Periodontitis is the second stage of periodontal disease. Periodontitis is inflammation of the gum tissue that extends into the bone and erodes the bone structure by infection. The bone deterioration often causes deep pockets under the gum tissue. Deep pockets, in the range of 5 millimeters (1/5 of an inch), become filled with bacteria that are difficult or impossible to remove during routine brushing and flossing. Deep pockets need to be corrected to prevent further deterioration of the bone supporting the teeth.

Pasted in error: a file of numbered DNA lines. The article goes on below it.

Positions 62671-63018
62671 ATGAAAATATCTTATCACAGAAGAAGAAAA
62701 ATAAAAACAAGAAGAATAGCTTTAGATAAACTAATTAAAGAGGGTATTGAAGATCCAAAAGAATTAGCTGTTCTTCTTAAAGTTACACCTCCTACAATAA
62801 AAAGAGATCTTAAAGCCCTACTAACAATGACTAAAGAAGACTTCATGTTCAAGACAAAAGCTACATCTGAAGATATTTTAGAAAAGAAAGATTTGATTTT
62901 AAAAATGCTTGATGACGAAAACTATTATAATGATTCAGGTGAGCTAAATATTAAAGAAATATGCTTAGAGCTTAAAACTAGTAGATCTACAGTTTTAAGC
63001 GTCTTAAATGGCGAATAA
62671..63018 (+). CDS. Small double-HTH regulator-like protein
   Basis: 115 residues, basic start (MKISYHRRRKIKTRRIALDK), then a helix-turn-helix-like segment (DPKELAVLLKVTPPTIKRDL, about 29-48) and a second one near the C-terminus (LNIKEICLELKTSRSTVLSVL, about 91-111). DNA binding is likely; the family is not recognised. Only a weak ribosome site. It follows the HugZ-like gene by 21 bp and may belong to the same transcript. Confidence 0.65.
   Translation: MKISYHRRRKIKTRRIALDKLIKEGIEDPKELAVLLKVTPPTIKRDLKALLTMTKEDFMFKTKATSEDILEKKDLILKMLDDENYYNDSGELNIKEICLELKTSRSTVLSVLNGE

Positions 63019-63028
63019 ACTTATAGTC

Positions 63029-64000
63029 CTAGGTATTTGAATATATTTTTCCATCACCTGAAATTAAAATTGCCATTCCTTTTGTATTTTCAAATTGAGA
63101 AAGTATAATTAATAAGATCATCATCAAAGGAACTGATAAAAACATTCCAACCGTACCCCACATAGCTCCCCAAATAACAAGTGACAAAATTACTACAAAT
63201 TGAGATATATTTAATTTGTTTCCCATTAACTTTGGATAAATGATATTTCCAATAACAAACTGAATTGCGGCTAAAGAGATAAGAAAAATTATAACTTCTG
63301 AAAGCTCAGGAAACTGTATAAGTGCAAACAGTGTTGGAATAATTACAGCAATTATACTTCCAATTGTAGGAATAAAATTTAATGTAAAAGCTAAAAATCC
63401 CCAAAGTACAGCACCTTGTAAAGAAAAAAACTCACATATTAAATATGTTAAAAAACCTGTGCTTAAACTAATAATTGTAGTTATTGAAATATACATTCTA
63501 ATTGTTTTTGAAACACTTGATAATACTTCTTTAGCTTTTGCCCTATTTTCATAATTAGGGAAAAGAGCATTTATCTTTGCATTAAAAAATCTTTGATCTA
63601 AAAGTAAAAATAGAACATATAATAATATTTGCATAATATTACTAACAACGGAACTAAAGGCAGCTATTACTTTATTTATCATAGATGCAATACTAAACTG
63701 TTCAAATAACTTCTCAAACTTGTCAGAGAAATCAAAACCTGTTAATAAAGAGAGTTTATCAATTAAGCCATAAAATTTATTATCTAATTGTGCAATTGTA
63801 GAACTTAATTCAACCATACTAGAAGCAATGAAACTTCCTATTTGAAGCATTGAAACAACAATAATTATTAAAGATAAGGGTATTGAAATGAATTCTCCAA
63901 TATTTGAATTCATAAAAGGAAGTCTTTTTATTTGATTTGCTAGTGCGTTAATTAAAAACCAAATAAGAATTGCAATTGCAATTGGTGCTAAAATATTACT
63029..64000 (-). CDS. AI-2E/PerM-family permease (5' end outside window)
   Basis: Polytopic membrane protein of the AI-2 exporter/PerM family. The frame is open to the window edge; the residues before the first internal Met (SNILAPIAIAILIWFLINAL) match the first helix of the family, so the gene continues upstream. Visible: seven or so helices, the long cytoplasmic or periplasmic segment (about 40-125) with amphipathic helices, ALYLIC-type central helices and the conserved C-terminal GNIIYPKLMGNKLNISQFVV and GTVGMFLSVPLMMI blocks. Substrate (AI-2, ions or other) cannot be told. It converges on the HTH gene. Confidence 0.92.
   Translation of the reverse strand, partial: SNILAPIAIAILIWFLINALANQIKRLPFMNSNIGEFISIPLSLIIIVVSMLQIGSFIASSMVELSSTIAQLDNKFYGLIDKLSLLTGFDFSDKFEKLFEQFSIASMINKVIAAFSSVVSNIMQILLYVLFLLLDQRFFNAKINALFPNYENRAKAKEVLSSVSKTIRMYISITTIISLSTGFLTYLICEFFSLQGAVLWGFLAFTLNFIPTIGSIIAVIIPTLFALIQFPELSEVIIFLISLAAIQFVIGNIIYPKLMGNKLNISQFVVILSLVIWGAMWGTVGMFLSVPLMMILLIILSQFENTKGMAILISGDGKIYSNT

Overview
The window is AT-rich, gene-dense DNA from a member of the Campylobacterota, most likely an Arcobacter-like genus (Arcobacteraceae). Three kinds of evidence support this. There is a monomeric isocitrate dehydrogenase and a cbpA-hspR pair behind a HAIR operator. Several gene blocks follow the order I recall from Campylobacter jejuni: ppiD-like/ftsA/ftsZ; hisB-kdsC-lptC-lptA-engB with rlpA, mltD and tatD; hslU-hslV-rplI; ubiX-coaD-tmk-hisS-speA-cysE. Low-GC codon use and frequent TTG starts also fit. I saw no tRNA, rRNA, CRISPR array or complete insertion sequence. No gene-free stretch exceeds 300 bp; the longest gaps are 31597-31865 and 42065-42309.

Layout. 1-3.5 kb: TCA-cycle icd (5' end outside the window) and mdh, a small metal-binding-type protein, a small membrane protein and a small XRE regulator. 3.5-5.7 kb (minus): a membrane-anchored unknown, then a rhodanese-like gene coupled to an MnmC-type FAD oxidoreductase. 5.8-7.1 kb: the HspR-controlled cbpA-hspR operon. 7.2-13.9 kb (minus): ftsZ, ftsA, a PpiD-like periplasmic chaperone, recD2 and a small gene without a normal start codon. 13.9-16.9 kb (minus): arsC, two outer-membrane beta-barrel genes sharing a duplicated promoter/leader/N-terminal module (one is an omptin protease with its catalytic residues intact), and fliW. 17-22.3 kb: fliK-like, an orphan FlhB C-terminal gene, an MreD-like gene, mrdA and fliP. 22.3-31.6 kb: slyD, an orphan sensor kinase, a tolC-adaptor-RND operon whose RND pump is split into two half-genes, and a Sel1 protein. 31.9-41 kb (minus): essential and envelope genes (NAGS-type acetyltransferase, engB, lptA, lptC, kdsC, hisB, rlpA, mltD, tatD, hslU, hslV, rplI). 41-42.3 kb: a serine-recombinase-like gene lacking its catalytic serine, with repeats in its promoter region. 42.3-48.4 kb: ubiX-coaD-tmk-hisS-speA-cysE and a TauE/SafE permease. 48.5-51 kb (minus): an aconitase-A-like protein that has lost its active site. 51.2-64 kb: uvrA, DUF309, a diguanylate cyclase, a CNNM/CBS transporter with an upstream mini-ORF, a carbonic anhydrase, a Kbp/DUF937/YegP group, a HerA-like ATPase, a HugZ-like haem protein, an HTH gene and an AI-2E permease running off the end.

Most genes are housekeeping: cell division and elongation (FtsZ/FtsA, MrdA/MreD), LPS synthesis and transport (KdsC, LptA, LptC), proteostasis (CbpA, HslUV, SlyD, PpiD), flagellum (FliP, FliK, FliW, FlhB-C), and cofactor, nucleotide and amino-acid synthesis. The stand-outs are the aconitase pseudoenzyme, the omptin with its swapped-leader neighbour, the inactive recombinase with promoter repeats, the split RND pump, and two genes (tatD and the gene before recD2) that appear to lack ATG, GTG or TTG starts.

Reduction of the pockets helps eliminate the bacterial accumulation by cleaning out the infection in the bone and tightening the gums around the teeth. This procedure is called osseous surgery. Osseous surgery is often augmented with bone grafting. The purpose of this procedure is to reduce the pocket depths enabling the patient to better maintain a healthy periodontal condition.